What Is Mindfulness Meditation?

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Mindfulness meditation finds its roots in Buddhist meditation though its secular practice is spreading across America.  In the simplest way mindfulness meditation is the practice of fully paying attention to whatever you are experiencing while you experience it. Rather than trying to alter or control ones thoughts or breathing or judging oneself you let what is to be, simply maintaining moment to moment awareness of ours thoughts, feelings and sensations. You can say it’s being fully in the moment. To achieve this awareness of consciousness requires practice using one or various techniques on a regular bases perhaps expanding the duration of sessions accordingly.

You can gain many of the benefits of mindfulness meditation in just minutes a day which means even in your busy life you can find time to reap the rewards. Yes there are those who commit to longer and deeper sessions and you can gradually do this too, however, even minutes a day can be profoundly beneficial. Let’s look at 3 short simple meditation exercises you can do even as a total newby.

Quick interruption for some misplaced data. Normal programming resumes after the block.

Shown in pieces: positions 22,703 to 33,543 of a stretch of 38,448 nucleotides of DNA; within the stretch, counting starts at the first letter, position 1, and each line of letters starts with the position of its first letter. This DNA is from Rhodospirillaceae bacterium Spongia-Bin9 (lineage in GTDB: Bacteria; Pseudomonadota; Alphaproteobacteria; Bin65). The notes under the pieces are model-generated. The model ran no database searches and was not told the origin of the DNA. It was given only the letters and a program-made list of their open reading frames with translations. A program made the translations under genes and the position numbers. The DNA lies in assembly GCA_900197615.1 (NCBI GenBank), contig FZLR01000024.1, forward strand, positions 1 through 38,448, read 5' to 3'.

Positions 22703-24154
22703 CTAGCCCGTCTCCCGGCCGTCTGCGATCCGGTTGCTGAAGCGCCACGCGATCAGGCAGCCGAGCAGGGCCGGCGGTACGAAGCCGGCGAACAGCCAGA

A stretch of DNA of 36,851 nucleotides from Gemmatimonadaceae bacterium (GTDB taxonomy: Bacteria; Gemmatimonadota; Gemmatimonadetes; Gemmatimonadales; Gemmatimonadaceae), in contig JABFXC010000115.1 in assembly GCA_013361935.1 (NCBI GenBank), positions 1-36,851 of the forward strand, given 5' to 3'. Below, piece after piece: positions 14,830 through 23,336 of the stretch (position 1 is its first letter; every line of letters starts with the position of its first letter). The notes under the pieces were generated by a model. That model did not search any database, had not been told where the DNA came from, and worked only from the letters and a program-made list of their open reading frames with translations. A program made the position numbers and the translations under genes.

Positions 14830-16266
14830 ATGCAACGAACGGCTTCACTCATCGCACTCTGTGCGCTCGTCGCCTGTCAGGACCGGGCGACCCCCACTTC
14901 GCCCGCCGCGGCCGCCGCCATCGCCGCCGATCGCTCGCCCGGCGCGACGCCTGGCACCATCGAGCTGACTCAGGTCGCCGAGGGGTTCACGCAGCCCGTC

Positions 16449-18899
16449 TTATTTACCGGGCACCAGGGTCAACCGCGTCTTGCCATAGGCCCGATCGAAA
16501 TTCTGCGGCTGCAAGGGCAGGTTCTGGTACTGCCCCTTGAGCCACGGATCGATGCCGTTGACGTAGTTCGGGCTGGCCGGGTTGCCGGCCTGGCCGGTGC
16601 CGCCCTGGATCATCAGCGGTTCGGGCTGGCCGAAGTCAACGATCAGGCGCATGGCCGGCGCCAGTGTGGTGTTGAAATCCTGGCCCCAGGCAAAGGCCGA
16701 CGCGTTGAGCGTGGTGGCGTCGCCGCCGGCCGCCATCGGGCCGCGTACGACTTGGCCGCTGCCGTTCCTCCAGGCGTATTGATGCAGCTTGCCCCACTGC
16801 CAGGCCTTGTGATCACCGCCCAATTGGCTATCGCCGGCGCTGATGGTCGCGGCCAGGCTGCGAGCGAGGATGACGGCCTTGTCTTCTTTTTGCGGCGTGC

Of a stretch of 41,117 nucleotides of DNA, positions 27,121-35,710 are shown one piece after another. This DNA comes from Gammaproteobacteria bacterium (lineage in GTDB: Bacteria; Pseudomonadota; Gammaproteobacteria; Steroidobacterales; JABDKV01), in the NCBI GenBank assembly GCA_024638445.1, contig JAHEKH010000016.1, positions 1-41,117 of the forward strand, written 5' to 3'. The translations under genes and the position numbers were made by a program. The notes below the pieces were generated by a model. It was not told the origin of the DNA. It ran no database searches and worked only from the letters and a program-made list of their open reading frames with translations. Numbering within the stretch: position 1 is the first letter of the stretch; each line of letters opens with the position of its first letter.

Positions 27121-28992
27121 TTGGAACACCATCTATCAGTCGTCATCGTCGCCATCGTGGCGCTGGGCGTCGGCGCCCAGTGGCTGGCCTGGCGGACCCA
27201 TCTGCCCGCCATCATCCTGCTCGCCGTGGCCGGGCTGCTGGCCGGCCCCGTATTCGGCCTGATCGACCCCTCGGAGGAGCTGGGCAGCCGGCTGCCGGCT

Mindful Breathing

Start by choosing a quiet location you are less likely to be distracted in. You want this place to feel peaceful to you.  Since you will be here for several minutes you want to be comfortable, this means comfortable attire, a pleasant temperature and a good place to sit. How you sit is less important, it could be pillows, a chair with back support or lotus position (legs crossed) if you prefer. Plan on 5 minutes for the first practice session.